“So, what do you do?”
We’ve all answered the question before. In fact, many of us have answered it so many times that we could probably recite the explanation in our sleep.
For some, the response is simple:
- “I’m a psychologist.”
- “I teach second grade.”
- “I’m in sales for Coca-Cola.”
Sure, each one of these answers might spur an array of follow-up questions. But in a few words, the basic concept is made clear.
But for many of us, our careers require a bit more explanation. As a management coach, I fall into this latter camp. And it’s come to my attention that some readers of this blog could benefit from a better explanation of what leadership coaching à la Bill Munn is all about.
What Do You Think?
Instead of a standard elevator pitch, allow me to answer this question as I would if we were standing face to face.
This conversation might be initiated in many ways: Maybe your boss, coworker, or friend told you about their positive experience in achieving leadership and/or life goals, and you’ve decided to check it out for yourself. Or maybe they directly suggested that a coach would help your development. Or perhaps you want to be more proactive in your life and career, and you’ve decided to seek support on your own.
Regardless of the impetus, most people initiate this first discussion with a common question: “So, how does this work?”
And I respond with a question of my own: “Well, start by sharing your perception of coaching. How do you think this works?”
A lot of responses fall into the I-have-no-idea category. But most people say something like, “I guess you show me how to do things better than I’m doing them?”
It’s about Your Vision
Some newcomers to management coaching are excited. Others are nervous. Still others think I’m going to “psych them out.”
There’s no “ideal” model here, no academic theory of what’s “right.” And there’s no standard, one-size-fits-all formula.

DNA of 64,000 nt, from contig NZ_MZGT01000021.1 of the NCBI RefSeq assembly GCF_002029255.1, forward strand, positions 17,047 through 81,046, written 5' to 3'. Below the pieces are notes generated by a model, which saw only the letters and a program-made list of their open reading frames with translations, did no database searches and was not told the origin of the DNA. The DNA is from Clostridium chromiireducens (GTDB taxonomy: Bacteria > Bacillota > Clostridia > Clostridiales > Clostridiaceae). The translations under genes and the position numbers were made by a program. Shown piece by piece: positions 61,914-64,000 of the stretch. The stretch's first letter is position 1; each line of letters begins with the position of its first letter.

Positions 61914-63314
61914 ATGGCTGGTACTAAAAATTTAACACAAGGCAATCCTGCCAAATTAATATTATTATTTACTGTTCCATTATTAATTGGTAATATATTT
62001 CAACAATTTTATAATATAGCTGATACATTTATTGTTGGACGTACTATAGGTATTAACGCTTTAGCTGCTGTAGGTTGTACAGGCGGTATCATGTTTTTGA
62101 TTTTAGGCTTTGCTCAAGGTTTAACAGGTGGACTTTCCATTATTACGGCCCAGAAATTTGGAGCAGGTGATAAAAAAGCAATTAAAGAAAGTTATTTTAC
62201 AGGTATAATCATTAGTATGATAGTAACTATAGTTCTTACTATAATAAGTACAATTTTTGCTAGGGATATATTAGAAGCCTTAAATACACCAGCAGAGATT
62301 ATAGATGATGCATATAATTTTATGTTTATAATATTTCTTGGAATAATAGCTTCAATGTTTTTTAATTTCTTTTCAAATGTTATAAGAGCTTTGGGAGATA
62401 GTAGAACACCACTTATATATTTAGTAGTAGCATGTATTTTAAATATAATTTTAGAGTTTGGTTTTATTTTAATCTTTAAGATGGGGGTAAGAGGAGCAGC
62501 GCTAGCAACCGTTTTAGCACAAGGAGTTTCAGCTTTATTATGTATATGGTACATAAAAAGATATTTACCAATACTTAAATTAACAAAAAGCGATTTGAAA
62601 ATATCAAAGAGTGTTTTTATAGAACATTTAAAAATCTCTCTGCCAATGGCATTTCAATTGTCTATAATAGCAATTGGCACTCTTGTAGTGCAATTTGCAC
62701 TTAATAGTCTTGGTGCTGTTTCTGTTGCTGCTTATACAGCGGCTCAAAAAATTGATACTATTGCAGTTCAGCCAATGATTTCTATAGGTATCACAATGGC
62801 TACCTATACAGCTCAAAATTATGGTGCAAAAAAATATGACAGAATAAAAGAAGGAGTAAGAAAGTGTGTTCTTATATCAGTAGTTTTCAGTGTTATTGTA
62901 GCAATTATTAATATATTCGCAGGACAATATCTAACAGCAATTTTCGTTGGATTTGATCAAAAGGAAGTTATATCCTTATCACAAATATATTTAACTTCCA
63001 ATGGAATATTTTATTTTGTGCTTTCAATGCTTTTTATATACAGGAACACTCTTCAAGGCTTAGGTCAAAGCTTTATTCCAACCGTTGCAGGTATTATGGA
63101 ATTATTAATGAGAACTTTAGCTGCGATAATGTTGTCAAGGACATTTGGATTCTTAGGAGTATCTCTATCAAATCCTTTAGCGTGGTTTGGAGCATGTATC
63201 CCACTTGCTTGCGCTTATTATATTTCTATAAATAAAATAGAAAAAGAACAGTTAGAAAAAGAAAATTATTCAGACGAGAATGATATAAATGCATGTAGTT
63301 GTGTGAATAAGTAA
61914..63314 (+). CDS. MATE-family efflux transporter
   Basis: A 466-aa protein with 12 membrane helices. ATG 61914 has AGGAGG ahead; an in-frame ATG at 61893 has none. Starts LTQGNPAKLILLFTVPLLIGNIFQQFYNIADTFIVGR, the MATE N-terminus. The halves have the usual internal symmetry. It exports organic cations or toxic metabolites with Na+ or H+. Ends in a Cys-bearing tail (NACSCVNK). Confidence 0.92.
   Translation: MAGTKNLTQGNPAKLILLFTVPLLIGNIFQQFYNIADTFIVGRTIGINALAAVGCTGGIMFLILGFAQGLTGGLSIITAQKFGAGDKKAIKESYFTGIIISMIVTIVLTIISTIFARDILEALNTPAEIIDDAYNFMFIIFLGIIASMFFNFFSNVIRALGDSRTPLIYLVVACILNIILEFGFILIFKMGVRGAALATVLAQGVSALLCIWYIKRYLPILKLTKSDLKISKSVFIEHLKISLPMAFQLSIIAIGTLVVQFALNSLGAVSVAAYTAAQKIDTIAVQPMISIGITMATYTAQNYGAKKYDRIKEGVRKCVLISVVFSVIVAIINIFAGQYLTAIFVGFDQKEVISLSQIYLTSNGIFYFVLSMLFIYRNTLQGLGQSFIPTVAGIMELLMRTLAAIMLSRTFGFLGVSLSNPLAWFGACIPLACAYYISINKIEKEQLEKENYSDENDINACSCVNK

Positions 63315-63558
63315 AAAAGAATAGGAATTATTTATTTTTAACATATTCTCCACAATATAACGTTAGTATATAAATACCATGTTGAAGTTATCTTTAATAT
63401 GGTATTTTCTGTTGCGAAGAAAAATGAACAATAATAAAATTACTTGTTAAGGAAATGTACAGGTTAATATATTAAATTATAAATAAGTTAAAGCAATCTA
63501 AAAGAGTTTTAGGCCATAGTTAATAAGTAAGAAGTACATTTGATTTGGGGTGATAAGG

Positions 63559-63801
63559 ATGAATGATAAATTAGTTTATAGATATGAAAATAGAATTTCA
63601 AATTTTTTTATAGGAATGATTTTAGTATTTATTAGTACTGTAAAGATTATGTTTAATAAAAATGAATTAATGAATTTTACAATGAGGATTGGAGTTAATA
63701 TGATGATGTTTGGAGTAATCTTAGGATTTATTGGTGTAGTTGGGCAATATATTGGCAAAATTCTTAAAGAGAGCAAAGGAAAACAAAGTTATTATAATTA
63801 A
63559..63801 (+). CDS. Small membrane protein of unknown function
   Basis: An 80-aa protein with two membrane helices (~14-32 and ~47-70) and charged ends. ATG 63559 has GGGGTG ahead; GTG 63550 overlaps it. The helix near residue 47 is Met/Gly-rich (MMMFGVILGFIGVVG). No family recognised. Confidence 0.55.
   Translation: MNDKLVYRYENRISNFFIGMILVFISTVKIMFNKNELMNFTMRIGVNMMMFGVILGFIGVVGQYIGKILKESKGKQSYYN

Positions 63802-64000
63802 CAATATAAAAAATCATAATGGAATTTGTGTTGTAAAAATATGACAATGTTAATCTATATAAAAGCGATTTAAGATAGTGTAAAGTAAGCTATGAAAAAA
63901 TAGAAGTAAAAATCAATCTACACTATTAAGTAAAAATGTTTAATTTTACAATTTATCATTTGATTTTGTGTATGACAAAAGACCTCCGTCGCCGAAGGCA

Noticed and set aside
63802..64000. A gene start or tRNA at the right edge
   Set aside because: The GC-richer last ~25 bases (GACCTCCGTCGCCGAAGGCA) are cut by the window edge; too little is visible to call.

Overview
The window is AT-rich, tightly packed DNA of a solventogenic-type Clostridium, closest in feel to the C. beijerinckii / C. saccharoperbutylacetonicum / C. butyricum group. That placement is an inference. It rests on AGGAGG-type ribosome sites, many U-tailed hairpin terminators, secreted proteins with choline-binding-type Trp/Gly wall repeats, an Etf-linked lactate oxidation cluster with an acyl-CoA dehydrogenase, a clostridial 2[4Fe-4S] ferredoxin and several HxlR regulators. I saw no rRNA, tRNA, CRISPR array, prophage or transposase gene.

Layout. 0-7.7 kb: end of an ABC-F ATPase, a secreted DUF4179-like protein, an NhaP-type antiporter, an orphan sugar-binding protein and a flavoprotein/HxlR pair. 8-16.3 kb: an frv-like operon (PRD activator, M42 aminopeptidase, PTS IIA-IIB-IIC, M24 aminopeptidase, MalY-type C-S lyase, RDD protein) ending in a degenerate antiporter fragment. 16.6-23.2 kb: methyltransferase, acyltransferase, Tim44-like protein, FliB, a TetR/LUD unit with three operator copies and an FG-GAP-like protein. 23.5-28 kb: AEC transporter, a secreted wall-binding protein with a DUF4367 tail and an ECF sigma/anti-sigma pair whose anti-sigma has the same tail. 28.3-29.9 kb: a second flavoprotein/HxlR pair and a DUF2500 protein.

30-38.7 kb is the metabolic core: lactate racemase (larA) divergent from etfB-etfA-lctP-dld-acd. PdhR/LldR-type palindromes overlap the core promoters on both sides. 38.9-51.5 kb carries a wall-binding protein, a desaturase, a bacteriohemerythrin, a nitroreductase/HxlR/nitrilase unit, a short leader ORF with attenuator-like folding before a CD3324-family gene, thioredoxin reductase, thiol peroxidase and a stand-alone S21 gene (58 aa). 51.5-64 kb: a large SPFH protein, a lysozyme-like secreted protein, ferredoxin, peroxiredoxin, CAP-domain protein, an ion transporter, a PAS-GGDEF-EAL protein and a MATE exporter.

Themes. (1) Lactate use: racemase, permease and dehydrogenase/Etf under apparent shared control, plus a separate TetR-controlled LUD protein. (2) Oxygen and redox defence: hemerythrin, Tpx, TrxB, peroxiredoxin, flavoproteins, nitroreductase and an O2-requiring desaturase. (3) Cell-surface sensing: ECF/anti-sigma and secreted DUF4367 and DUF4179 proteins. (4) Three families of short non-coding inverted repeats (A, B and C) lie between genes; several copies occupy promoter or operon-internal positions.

Yes, I have piles of tools you can use, and I like to get people to one of those tools as quickly as possible—usually during our very first conversation. Because I’m a big fan of overcoming inertia.
But which tools you choose is up to you. So I begin most coaching engagements by discussing vision. What’s your picture of the future of your company, team, career, or family? What makes you come alive? What lights you up?
What kind of person do you want to become? What kind of parent? Boss? Performer? Colleague? Spouse? Contributor? What’s your image image of the future you?
Becoming the Sculptor
Too many of us are trying to be something that someone else invented.
A parent pushed you this way. A hero modeled that you should be that way. Peers defined what you should focus on. Books, TV, teachers, pastors, coaches, and others—many with the best intentions—sculpted their models of who you should become.
My approach to coaching is to help you become the sculptor—the artist who creates that picture of the future you.
I don’t have the answers. But I do have an arsenal of tools and questions that will help you uncover the answers lying within you. Maybe they’re long dormant or hidden or repressed. But they’re there. And we’ll find them.
Then we’ll bring them to life.